Health Security is one of the critical aspects of Human Security, which means guaranteeing minimum protection from diseases and unhealthy lifestyles. According to critics, contemporary globalization has resulted in rampant misuse of global resources leading to environmental degradation caused by mindless economic activities unleashed by the market forces. This has created the impression that unless the global community urgently mitigates the discontent of globalization, the human race will soon be pushed to the brink of near extinction. However, nation-states cannot fight these unprecedented challenges alone, for the sheer economic cost involved and scientific knowledge required to address such challenges. The global community needs to devise a multi-pronged strategy at multilateral levels to work in coordination and cooperation with each other. There has to be a balanced approach to multilateral cooperation, where both developed and underdeveloped countries should get equal access to technology, collectively make use of innovation, knowledge, and share information with each other. Today, it is observed that most of the underdeveloped countries are faced with a severe shortage of health care facilities, medical equipment, life-saving medicines, and above all, trained healthcare providers. This skewed distribution of the capabilities and resources jeopardizes the interest of the poor underdeveloped countries and severely impact human security in those countries, particularly during global pandemics and resultant economic crises like the present one.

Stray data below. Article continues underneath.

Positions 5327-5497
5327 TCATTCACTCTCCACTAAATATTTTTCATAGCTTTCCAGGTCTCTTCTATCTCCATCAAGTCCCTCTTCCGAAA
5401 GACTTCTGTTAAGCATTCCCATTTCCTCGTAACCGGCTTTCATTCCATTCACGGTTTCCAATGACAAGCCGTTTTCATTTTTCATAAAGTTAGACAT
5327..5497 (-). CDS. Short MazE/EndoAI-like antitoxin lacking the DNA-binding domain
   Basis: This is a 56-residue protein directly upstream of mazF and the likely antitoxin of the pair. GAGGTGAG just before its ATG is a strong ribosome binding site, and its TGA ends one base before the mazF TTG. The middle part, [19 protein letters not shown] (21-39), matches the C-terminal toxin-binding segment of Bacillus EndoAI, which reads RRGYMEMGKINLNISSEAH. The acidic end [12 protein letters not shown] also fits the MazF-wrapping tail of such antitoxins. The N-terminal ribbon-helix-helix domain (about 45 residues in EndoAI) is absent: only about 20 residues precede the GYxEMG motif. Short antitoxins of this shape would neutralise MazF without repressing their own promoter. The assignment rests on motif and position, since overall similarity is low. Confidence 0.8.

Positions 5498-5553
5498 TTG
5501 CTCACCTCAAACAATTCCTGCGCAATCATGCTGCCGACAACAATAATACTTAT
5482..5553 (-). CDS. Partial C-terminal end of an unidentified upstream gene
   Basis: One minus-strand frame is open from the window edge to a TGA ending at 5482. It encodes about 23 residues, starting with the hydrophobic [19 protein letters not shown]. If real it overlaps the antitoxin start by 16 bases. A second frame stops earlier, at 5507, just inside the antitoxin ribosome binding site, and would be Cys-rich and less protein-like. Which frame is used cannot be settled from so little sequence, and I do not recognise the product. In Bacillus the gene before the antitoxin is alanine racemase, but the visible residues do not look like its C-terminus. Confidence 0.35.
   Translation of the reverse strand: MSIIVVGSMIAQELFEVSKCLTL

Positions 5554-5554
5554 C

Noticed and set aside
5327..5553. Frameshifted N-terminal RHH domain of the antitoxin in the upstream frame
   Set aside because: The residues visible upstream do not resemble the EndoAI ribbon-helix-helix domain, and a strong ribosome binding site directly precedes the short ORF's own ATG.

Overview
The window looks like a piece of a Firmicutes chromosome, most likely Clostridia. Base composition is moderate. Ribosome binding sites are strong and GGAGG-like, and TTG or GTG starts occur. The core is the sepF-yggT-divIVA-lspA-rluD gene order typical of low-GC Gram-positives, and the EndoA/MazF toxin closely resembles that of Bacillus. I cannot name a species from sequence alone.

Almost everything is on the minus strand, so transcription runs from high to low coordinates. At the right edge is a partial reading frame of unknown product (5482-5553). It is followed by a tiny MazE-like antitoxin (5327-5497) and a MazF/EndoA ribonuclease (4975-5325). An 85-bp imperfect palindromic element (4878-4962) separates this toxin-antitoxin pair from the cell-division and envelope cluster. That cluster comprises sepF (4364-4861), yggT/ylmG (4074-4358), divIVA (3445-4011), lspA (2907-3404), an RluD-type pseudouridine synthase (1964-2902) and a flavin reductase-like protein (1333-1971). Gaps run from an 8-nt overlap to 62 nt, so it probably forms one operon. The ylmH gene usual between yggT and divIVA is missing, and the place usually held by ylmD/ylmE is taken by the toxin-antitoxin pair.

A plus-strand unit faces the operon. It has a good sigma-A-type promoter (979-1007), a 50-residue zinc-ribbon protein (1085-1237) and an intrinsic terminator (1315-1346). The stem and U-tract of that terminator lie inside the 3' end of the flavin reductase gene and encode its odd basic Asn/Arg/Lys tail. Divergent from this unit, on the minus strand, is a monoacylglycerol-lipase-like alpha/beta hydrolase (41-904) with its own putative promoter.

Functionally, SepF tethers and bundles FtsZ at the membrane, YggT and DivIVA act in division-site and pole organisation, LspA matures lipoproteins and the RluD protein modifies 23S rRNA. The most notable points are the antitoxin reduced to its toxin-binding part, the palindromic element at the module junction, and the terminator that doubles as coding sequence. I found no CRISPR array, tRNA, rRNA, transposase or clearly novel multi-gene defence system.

Today, human civilization is fraught with the dangers of more such pandemics like the recent Covid-19 and many other forms of natural or man-made disasters. The global community needs to bring about a transformational change in the existing imperatives and approaches to economic development and address the concerns of human security and thereby find a balance between the two. Market forces need to be reined in, and sustainability should be given priority over profitability. Masses need to be sensitized to the impending dangers of climate change, global warming, ecological crises, and environmental degradation, which are going to be significant sources of threat to human existence. We have to accept the fact that the natural habitat we are living, is also the natural habitat of other living beings to coexist, and therefore that space needs to be shared with them as well. Alongside this realization on the part of the global civil society, there needs to be also a paradigm shift from the ‘Realist’ approach to international politics and the ‘Neo-liberal’ approach to the international economy to a more humane and rational approach to the policy framework. The nation-states need to recast their foreign-economic policies in line with the needs of human security. There has to be synergy between policy priorities of the nation-states and the need for human security, which includes economic security, food security, health security, energy security, environmental security, personal security, community security so on and so forth. In other words, the focus should shift from National Security to Human Security. For this, there has to be a renewed emphasis on sustainable development, which will guarantee growth with distributive justice and equity for all. Policymakers and global decision-makers, including transnational bodies and international organizations, should immediately take cognizance of the impending dangers to human security today and create a global consensus to face these challenges collectively.